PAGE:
Having a tooth extracted can be unpleasant! To avoid complications, follow the precautions and instructions from your dentist for preparation and aftercare.
There are many ways that you can prepare for a tooth extraction.
- Practice good oral hygiene (brush 2 x a day with fluoride toothpaste, floss daily)
- Give your dentist a full medical history letting them know if you are taking anticoagulants, aspirin, analgesics, oral contraceptives, have a bleeding disorder, suffer from a heart condition or a compromised immune system
- Discuss the specifics of the surgery with your dentist or oral surgeon including why the surgery is necessary
- Arrange transportation to and from the surgery as you may be groggy afterwards
- Ask your dentist if you need to fast before the extraction
- Pre-plan a menu of soft foods that require little or no chewing.
Aftercare is vital to reduce the possibility of complications. Pay close attention to your dentist’s instructions.
- Rest and keep the gauze in place for 1 to 2 hours after the procedure
- Don’t rinse your mouth for the first 24 hours after treatment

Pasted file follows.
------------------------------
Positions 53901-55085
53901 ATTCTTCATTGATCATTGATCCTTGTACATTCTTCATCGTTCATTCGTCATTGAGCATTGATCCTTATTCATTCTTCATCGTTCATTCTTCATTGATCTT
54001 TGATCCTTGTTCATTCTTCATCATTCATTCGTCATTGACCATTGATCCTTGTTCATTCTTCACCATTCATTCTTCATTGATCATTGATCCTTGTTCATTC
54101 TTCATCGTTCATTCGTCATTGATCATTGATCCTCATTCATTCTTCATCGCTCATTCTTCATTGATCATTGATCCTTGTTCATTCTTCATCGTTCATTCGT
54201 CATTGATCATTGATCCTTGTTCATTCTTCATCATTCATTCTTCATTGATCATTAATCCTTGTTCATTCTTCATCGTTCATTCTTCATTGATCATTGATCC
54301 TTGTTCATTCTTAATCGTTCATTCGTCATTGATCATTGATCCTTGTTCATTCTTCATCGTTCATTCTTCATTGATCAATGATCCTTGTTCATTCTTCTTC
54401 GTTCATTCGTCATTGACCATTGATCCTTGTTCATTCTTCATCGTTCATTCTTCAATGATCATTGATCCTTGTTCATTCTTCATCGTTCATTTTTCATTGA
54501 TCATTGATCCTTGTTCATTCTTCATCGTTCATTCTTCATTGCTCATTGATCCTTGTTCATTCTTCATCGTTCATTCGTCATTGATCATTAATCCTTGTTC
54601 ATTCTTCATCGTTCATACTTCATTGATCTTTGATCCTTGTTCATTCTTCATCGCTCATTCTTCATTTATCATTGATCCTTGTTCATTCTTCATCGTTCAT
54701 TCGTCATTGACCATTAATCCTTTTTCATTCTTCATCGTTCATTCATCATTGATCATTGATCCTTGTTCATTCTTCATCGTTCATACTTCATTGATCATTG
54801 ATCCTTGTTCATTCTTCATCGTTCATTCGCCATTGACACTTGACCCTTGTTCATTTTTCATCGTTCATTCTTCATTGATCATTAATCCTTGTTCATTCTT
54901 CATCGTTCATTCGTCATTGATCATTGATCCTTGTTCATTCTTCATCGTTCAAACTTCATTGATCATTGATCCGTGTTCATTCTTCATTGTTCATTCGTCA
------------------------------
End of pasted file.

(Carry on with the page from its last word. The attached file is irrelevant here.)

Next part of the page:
- After 24 hours, keep area clean by irrigating with saline solution after meals and before bed
- Don’t disturb the blood clot
- Don’t smoke for a week as the chemicals can dissolve or dislodge the clot
- Don’t blow on anything, spit, suck on anything, drink through a straw or engage in strenuous activity for the first 24 hours
- Try not to sneeze/cough as it may dislodge the clot
- Stay away from hard or crunchy foods, hot liquids, alcohol and carbonated drinks for 2 to 3 days
- Have any stitches removed as recommended (if applicable)
- For minor swelling, use ice packs or warm compresses, keep your head elevated and use over-the-counter, non-steroidal anti-inflammatory drugs
- Take antibiotics (if prescribed)
- Replace the extracted tooth as soon as possible to minimize complications
A certain amount of pain, swelling, and bleeding are normal after a tooth extraction, but call your dentist if you experience any of the following symptoms:
- Severe pain, swelling, or bleeding after the first four hours
- Fever, chills, signs of infection
- Nausea or vomiting
- Coughing, shortness of breath, or chest pain
- Persistent numbness
Initial healing of an extraction takes 5 to 7 days and full gum healing should occur in 3 to 4 weeks. Your dentist will work hard to make sure you have a successful experience with minimal pain and complications. However, no matter how careful you are complications can occur! If you have any questions or problems, call your dentist!
If you have need of a tooth extraction or have questions about this treatment, call Centennial Smiles at 587-353-5060.